To set the stage: Moneygall is a teeny-tiny town with one main street (now for the fairy-tale remix: Once there was a teeny tiny woman in a teeny tiny town with a teeny tiny pub...), and no one had heard of it until Barack and Michelle visited it in May of 2011 (after they discovered they were really the O'bamas). Our friend and host Eimear just happens to have grown up there. It has precisely two pubs, as far as we could tell, and they are right across the street from one another (huh, maybe that's where Starbucks got the idea...). The larger of the two is more or less what you expect out of an Irish pub (leprechauns dancing on the tables? CCR and Bob Dylan cover bands?).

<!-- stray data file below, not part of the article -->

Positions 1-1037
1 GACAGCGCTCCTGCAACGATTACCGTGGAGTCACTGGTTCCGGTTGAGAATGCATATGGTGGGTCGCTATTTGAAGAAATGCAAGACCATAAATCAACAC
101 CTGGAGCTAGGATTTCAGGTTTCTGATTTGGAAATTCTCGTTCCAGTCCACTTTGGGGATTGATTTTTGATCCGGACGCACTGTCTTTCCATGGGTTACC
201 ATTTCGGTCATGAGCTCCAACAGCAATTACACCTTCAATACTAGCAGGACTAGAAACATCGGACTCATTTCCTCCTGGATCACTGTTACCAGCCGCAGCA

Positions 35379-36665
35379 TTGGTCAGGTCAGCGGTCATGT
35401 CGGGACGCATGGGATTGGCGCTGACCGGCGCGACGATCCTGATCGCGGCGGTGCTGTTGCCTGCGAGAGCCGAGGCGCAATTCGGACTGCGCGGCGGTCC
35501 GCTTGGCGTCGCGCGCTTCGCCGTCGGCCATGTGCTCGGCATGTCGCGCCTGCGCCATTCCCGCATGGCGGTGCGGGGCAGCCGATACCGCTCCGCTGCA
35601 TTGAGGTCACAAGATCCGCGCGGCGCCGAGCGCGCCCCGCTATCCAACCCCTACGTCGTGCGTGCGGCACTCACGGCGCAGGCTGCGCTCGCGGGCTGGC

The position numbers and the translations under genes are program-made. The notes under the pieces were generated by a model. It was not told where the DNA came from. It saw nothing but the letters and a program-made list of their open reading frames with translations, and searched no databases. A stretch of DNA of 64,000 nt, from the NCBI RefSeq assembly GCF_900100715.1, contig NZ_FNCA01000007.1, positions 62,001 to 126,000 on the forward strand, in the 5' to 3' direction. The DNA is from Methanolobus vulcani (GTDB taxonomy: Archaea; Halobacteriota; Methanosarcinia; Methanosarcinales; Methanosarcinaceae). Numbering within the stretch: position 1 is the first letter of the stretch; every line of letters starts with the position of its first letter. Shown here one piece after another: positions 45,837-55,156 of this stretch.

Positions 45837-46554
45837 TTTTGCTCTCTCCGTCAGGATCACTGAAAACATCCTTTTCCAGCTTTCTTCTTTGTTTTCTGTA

The smaller one is exceptional. Here it is from the outside:

Instead of dim iridescent lighting, J Hayes Bar has a strip of bare fluorescent bulbs across the ceiling. The counter is Formica-topped, and just high enough that you feel slightly small leaning against it. There are two beers on tap (Guinness and Smithwick's) (pronounced Smith-icks...emphasis on the "icks"), a mini-fridge with bottles of Miller and cans of Heineken, a row of whiskeys and such along the back mirror, and a paper Obama mask above a small Obama bobblehead. The wall has framed pictures of various get-togethers that might have been in 1987 as easily as 2007.

All this might be strange on its own (or potentially creepy). The woman behind the bar, though, turns it all into the most remarkable pub we've ever visited. Her name is Julia, she's about 81 years old, and she is the sole proprietor and bartender. (To hear her tell it, she got behind the bar when she was 16 and basically never left that post!)